Then there was the low-fat craze. Agreed, cutting out a lot of the blubber we shovel into our mouths is a healthier life choice, but human primates take everything to extreme. A diet too low in fats cause, among other evils:

  • Poor vitamin absorption, especially those that require fat to assimilate into your body—A, D, E, K.
  • Cholesterol problems. Low-fat marketing scares us with the threat of bad cholesterol and heart disease. In fact, an extreme low fat diet can do just the opposite and make us deficient in essential fatty acids that will help our good cholesterol do its job of protecting our heart and taking care of the bad cholesterol.
  • Mood Swings and depression. You might not really need that anti-depressant pharmaceutical. You might just need to get off of the extreme low-fat diet.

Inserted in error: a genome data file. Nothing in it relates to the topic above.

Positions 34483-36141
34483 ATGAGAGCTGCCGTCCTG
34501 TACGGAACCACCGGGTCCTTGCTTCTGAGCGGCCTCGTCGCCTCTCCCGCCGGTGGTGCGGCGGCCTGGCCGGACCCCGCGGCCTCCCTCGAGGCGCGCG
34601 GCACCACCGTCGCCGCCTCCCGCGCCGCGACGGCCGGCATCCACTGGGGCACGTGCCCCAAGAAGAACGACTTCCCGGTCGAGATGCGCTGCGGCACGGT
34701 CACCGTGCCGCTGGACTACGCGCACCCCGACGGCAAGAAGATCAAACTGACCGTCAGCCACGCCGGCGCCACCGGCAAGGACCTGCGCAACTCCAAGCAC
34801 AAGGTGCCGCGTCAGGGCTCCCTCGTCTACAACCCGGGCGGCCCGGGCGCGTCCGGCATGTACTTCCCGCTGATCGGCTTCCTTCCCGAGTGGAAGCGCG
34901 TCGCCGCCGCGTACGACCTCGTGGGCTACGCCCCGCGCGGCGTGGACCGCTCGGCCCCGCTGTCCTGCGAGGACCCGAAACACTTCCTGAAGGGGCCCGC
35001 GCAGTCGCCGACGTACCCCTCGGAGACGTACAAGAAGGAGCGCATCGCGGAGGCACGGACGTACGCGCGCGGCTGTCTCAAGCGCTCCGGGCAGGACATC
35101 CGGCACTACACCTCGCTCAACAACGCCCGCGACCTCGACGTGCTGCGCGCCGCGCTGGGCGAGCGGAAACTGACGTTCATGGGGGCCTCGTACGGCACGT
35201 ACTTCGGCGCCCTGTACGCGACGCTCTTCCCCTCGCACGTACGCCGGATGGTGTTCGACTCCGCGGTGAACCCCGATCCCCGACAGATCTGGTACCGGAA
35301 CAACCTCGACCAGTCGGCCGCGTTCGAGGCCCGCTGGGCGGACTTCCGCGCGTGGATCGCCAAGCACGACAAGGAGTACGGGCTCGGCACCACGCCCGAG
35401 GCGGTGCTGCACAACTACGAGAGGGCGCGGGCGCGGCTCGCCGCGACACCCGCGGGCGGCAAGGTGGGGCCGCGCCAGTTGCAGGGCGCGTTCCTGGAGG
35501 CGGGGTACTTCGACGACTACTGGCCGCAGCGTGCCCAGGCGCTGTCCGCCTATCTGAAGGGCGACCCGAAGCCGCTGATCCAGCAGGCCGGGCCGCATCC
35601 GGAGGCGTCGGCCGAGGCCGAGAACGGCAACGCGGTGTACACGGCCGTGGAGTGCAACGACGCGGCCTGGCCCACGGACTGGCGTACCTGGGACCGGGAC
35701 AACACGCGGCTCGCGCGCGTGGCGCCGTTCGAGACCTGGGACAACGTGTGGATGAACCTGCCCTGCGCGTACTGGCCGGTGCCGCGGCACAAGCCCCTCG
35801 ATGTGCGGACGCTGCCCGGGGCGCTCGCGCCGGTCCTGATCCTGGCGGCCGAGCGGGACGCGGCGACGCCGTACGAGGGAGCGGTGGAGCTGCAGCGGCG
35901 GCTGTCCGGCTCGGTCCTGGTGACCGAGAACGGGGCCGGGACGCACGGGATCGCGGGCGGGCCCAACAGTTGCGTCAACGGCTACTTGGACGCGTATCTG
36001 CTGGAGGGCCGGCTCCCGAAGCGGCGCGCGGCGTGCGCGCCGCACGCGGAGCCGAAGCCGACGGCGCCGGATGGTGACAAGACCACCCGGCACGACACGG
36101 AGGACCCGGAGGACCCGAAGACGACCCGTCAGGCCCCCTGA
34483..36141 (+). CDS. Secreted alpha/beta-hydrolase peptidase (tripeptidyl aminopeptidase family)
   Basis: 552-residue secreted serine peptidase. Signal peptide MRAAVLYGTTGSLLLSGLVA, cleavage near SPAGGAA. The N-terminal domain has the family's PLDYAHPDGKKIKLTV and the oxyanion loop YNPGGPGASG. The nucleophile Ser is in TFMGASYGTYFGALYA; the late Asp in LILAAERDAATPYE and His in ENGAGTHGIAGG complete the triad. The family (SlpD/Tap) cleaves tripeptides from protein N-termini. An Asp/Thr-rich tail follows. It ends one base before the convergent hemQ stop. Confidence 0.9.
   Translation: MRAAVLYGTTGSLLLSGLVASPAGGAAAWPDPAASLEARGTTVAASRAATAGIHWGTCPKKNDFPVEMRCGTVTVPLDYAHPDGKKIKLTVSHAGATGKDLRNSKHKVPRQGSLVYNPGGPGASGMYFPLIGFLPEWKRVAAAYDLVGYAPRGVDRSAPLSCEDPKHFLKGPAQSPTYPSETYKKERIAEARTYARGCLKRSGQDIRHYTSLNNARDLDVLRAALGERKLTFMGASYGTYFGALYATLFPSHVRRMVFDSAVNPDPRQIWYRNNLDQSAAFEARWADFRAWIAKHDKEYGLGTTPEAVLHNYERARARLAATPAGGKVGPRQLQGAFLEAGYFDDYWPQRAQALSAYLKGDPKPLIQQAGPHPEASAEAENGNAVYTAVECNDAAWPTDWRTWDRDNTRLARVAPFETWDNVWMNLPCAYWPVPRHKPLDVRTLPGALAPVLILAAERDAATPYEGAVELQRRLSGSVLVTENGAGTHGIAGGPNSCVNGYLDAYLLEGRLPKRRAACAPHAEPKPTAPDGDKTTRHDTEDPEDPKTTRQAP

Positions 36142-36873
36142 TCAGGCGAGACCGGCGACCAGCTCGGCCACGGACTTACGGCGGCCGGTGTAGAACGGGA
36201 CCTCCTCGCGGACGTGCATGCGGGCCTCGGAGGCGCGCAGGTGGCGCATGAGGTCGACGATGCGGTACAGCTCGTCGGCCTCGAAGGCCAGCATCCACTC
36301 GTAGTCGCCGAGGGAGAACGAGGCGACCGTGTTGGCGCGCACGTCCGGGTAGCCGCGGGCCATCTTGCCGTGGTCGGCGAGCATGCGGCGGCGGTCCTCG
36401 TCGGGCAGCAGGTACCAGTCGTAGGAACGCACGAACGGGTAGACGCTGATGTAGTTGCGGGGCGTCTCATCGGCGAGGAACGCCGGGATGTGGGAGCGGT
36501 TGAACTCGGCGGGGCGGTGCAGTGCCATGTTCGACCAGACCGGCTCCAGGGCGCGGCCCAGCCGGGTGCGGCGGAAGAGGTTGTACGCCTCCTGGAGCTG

• Higher risk of Cancer, especially colon, prostate, and breast cancers. These have been linked with not having enough omega 3 fatty acids in our body.
  • Osteoporosis, kidney problems, liver problems. When we don’t eat enough fat, we are likely to pig out on carbs or protein. Too many carbohydrates increases risk of type 2 diabetes, candida, weight gain, and overall body chemistry imbalance.
  • Weight gain and vitamin/mineral deficiencies. When choosing low-fat or fat-free foods at the market, READ LABELS! Low fat foods that normally fat, taste dreadful. So, the manufacturers add a bunch of flavor enhancers, texturizers, thickeners, and mucho sugar to fool us into thinking we are eating real food. This most assuredly disrupts our digestive systems and adds calories. Fat is what carries flavor in our foods and helps us know when we are full.